Soups for Every Season

Whether summer, spring or fall, soups are a delicious way to start a meal. In the summer months, cold soups are great to offer a guest. In Saint Louis, with heat and humidity reaching 120 F, definitely a cold soup will make your guests cool down. A classic vichyssoise soup contains the white part of a leek, butter, thinly sliced onion, and potatoes peeled and thinly sliced. Your spices will be fresh thyme, marjoram, and a bay leaf.

My favorite part of making soup is at the beginning and at the end. I enjoy making my own stock. It gives a flavorful foundation that you could never find in a store. A simple stock that I use for several other recipes is a chicken stock. I usually make a stock after I have had a roast chicken dinner. I place a huge pot on my front burner and turn it on high. I then add my chicken bones that usually are left over from the night before dinner. The extra meat comes in handy to provide a great flavor with spices used on my chicken used to flavor the soup.

There are several types of broth used to make soup. These include: beef, chicken, fish, veal, and vegetables. Each type of broth takes between twenty to thirty minutes to make. Preparation time is under fifteen minutes. A fish broth starts with rinsing fish bones with cold water. Then you add these bones into boiling water along with any fish meat. By adding dry white wine, lemon juice, salt, thyme, a sliced onion, chopped mushrooms, parsley, and a bay leaf, your stock will be delicious.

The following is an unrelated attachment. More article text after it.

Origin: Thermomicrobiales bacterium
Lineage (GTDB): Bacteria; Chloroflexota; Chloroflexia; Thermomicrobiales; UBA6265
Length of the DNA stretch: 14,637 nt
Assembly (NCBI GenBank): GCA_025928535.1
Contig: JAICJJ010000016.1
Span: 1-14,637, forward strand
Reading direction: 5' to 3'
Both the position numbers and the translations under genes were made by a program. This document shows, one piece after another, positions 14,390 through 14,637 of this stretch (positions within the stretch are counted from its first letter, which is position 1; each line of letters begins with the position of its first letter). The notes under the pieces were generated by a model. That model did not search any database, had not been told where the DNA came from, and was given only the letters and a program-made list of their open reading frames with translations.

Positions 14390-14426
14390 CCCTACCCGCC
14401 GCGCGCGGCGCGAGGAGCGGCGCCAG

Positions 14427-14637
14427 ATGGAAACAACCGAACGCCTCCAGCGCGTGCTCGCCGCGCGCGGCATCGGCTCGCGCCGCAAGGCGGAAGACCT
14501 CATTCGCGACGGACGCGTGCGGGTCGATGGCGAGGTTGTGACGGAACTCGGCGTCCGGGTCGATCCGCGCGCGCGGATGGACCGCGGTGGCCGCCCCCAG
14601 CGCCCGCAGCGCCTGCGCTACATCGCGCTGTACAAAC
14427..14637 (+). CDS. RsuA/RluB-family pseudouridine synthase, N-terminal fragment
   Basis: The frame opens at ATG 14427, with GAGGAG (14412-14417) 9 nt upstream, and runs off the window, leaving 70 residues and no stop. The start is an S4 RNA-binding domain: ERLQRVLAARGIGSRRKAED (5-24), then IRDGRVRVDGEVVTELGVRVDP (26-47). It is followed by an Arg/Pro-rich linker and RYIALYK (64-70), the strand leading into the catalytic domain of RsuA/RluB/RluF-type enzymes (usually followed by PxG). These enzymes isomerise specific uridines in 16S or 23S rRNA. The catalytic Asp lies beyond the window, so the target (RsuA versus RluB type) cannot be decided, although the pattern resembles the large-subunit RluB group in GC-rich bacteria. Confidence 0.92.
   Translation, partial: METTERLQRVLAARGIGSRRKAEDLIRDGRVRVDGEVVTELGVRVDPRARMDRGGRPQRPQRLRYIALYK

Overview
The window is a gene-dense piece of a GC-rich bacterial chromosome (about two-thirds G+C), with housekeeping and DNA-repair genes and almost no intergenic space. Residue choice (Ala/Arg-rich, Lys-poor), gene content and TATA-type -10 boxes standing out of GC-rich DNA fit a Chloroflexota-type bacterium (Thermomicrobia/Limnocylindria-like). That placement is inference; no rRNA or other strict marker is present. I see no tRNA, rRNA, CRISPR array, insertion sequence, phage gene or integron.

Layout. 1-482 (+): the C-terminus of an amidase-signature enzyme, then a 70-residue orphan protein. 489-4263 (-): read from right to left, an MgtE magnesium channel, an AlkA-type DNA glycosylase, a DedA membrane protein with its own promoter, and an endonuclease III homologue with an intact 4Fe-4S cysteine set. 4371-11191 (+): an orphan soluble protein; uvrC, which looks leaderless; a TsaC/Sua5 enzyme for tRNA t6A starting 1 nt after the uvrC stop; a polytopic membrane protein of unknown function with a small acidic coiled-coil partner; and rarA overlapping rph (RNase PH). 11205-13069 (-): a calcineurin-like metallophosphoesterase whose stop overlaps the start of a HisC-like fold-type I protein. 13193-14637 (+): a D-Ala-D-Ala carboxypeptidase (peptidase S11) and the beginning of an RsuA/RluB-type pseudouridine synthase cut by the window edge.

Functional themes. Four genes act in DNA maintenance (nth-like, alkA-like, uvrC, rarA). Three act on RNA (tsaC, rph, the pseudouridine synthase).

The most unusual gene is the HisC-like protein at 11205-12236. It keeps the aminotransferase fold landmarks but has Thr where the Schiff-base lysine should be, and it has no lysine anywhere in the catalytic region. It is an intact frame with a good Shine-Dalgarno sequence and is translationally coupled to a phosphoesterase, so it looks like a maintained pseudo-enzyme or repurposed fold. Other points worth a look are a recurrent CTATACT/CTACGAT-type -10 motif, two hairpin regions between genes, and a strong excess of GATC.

After reducing your stock, covering it, and letting it simmer for 30 minutes, your result will be a fish stock. After it cools, strain the broth through a cheesecloth lined sieve. Discard the bones and any other solids. Use your broth immediately, or freeze up to 6 months.

Whenever I make a beef broth, I always flavor it with chopped carrots, onions, mushrooms, celery, and season it with a bay leaf, several peppercorns, about five sprigs of fresh parsley, and fresh thyme. With a beef stock I first brown my meat before adding about six cups of water. As with a fish broth, once boiling, turn it to simmer and cook for two to three hours. Let cool, then strain the broth to have a clear broth. Again, use immediately, or store in your freezer up to 6 months. A veal broth is prepared the same way as for a beef broth.

Making a vegetable broth is much easier than a meat broth. Instead of browning meat, you add your vegetables to the boiling water. Include any type of mild vegetable for flavoring, such as: peppers, carrots, celery, leeks, mushrooms, spinach, zucchini, and potatoes). Continue to add a chopped onion, fresh herbs (thyme, basil), and several parsley sprigs. Use salt, freshly ground pepper corns, 2 bay leaves, and 5 chopped cloves of garlic.

A familiar soup that I grew up with, mostly in the wintertime, was a delicious beef barley soup. I begin with browning stewing beef or beef shanks, then once nicely browned on both sides I add water to cover generously. After bringing the water to a boil, plus adding a cup of rinsed pearl barley, four chopped carrots, five sliced mushrooms, and salt and pepper to taste.

You do not have to be Irish to enjoy a corned beef, barley and cabbage soup. Start your soup by browning a beef brisket. Once browned, add chicken broth and bring to a boil. Stir in diced onions, diced savoy cabbage, one diced celery stalk, 1/4 cup of barley, 3 crushed garlic cloves, five sprigs of parsley, a bay leaf, fresh thyme, and crushed black peppercorns. Season with salt when cooked. Once your mixture is boiling, reduce to a simmer, cover with a lid, and cook for about 2 hours.

So, as we move into the hot and humid summer months, consider the cool cucumber soup or a fresh berry soup. It is all a matter of taste!

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